"This gets us out of the history books," a relieved coach Mike Riley said after the Chargers beat Kansas City 17-16 Sunday, stopping their season-opening losing streak at 11.
The Chargers were spared a dirty dozen losses, thanks to John Carney's 52-yard field goal with 2:14 left.
San Diego's defense then went all-out as Kansas City got one last shot behind an ineffective Warren Moon, who turned 44 eight days earlier. Safety Michael Dumas raced in and sacked Moon on third down, then punched his fists into the air.
After Moon's fourth-down pass sailed incomplete with 1:10 to play, linebacker Junior Seau fell to his knees at midfield and stayed there for an extra moment, relieved that the ugliness that made the Chargers a national joke was finally over.
Still, all that losing was taking its toll.
"When you're putting your kids to bed and their prayer at night is `God, please let daddy win, sometime,' you know it's getting bad," said Seau, a father of three.
Walking off the field, Ryan Leaf threw the game ball into the crowd, one his better passes all day. Leaf threw two touchdown passes to tight end Freddie Jones in the first half, but he was intercepted twice in the second half when both offenses were awful.
The Chargers tried to give it away by committing five turnovers, but it came down to Carney, a 14-year veteran who earlier this season became the first player in team history to score 1,000 poits.
Carney kicked the ball straight through the uprights, then jumped up and down and leapt into the arms of holder Darren Bennett. He then went around and head-butted his blockers.
"It felt pretty good coming off my foot," Carney said. "But that doesn't mean that they always go through when they feel like that. I watched this one until it did.
"This has been a tough time for all of us. It feels great to get into the win column."
With Moon making just his second start in two years, the Chiefs (5-7) lost their fourth straight game. Moon started in place of Elvis Grbac, who has a sore right index finger.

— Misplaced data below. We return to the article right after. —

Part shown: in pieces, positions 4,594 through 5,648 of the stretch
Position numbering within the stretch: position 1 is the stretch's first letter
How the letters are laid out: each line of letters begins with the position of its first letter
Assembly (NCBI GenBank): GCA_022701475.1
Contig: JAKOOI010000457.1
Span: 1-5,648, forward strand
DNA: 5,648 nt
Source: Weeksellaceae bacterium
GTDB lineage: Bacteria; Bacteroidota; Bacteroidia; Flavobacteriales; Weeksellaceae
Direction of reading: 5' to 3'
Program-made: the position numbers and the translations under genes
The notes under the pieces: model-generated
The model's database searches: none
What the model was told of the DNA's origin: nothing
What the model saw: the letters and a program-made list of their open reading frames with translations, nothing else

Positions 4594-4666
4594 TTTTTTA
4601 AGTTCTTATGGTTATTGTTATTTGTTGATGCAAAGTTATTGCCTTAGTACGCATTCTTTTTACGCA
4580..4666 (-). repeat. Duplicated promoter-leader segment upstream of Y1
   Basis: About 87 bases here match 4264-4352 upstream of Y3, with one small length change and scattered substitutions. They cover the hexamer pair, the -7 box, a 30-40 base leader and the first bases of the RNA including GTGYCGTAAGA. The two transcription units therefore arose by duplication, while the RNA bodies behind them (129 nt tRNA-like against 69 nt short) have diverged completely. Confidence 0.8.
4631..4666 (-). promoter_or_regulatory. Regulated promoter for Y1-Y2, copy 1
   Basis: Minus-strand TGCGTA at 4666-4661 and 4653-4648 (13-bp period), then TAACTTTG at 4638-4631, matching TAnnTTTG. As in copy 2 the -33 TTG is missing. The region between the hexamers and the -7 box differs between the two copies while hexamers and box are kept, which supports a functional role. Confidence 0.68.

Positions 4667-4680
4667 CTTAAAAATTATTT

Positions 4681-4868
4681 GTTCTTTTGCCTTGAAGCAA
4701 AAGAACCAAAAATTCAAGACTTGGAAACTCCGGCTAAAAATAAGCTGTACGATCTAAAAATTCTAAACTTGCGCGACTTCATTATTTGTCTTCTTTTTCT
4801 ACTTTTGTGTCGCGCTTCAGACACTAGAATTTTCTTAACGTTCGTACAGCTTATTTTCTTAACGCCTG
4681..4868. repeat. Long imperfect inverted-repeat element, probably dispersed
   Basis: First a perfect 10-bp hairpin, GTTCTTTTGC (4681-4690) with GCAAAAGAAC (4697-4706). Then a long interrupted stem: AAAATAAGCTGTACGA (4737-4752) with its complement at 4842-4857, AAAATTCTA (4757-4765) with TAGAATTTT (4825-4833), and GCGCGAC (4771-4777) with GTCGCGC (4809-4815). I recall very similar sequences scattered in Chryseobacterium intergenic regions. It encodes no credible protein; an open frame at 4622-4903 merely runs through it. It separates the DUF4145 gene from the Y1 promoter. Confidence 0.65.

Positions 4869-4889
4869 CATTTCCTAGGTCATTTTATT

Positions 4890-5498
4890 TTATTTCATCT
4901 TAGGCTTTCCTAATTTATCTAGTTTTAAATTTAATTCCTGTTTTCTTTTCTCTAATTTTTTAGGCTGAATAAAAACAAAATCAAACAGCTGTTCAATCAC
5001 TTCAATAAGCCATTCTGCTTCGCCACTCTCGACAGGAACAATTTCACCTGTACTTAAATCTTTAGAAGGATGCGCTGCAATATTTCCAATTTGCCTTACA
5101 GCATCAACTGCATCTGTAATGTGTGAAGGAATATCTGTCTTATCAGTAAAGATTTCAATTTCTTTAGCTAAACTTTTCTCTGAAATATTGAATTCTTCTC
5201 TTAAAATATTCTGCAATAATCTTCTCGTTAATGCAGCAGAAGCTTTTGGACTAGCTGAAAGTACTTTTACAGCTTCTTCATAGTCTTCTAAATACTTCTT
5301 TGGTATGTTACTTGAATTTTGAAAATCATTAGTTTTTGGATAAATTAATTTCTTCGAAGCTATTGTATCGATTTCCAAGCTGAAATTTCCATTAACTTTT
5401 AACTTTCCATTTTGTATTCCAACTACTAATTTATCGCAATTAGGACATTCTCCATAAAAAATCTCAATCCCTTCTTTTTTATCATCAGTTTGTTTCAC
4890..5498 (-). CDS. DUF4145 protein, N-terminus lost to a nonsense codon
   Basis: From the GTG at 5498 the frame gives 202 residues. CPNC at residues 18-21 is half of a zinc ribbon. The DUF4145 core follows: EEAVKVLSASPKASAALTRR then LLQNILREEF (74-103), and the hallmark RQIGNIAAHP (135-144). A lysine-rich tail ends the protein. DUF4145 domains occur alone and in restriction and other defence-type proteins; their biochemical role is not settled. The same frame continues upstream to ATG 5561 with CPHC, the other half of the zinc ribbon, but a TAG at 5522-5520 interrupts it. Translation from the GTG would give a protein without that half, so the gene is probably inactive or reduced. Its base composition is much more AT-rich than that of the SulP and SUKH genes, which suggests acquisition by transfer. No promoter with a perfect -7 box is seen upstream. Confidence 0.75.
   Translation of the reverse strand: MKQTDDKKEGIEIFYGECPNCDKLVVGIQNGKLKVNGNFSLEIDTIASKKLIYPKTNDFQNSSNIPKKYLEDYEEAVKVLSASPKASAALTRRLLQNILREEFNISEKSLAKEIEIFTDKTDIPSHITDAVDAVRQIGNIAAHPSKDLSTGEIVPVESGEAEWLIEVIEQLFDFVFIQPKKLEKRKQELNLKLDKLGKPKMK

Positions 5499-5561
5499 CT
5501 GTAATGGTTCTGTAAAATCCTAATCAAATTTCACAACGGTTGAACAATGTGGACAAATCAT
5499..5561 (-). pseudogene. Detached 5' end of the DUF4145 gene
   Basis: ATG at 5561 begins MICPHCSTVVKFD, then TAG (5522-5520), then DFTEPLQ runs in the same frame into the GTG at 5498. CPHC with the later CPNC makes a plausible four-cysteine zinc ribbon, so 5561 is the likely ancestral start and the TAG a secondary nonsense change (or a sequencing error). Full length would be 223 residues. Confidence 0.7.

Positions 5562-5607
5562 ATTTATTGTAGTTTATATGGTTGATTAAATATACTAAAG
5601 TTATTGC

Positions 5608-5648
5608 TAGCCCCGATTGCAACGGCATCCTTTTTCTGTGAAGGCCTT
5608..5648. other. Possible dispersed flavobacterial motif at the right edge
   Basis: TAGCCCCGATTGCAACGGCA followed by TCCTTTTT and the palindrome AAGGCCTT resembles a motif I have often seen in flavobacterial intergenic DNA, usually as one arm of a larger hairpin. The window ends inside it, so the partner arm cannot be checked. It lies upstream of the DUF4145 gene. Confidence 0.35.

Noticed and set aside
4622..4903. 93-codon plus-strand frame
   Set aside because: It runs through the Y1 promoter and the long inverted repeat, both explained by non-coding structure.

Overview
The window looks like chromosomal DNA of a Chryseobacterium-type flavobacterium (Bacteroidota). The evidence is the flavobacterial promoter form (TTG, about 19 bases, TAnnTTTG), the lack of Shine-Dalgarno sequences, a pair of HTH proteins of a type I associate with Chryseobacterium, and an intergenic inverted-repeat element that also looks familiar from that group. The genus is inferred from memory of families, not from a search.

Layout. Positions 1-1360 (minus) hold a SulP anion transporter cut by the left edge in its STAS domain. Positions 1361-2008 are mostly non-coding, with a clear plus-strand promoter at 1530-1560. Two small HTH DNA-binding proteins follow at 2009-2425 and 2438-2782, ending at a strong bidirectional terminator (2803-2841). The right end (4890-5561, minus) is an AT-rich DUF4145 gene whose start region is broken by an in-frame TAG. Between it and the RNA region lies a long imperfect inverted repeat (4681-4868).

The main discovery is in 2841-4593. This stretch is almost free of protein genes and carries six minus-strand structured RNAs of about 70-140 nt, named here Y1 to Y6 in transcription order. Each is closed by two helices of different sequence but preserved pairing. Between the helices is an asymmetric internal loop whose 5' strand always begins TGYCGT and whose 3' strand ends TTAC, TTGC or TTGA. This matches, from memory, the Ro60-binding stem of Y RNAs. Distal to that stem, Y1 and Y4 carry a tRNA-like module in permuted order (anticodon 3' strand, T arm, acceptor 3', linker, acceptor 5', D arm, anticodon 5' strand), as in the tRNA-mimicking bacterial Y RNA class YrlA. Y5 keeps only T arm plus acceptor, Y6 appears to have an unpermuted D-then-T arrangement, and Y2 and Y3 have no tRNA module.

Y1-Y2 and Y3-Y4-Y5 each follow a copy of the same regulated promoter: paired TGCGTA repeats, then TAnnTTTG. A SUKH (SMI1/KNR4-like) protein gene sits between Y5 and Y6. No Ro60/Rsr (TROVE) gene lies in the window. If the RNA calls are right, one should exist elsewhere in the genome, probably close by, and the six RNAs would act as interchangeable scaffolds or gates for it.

Coincidentally, San Diego also beat Kansas City in 1975 after starting 0-11.
"It's tough to keep our heads up, losing four in a row and then coming out here to San Diego and losing to a team that hasn't won a game all year," cornerback Eric Warfield said.
The Chargers seemed to be just minutes away from setting the team record for consecutive losses at 12, which also would have been the worst NFL start since Indianapolis went 0-13 in 1986.
But Nate Jacquet returned a punt 35 yards to the Kansas City 36 to set up Carney's kick for a fourth-quarter lead that held. During their losing streak, the Chargers had blown late fourth-quarter leads six times.
"We know how to win," defensive tackle John Parrella said. "We just had forgotten how to knock people out."
The Chiefs took a 16-14 lead on Todd Peterson's 30-yard field goal late in the third quarter, a kick they had to take because fullback Tony Richardson was whistled for unsportsmanlike conduct following a run that appeared to give the Chiefs enough for first-and-goal inside the 2.
Richardson got up and spiked the ball, happy that he'd made a big play, and was flagged.
"I was just spiking out of excitement, trying to get a momentum swing," Richardson said. "I knew for sure I had the first down."
Referee Bernie Kukar said the officials considered the penalty part of the play and enforced it from the spot, giving the Chiefs third down at the 16. After Richardson gained just 3 yards, Kansas City settled for Peterson's field goal.
Leaf gave the Chargers a 14-6 halftime lead with touchdown passes of 20 and 7 yards to Jones on consecutive drives.
But on the second play of the second half, linebacker Marvcus Patton inercepted Leaf and returned it 24 yards for a touchdown to pull the Chiefs to 14-13. It was the second time Leaf has had an interception returned for a touchdown this season.
Moon completed just 12 of 31 passes for 130 yards with one interception. Leaf was 17-of-30 for 177 yards.
©2000 The Associated Press. All Rights Reserved. This material may not be published, broadcast, rewritten, or redistributed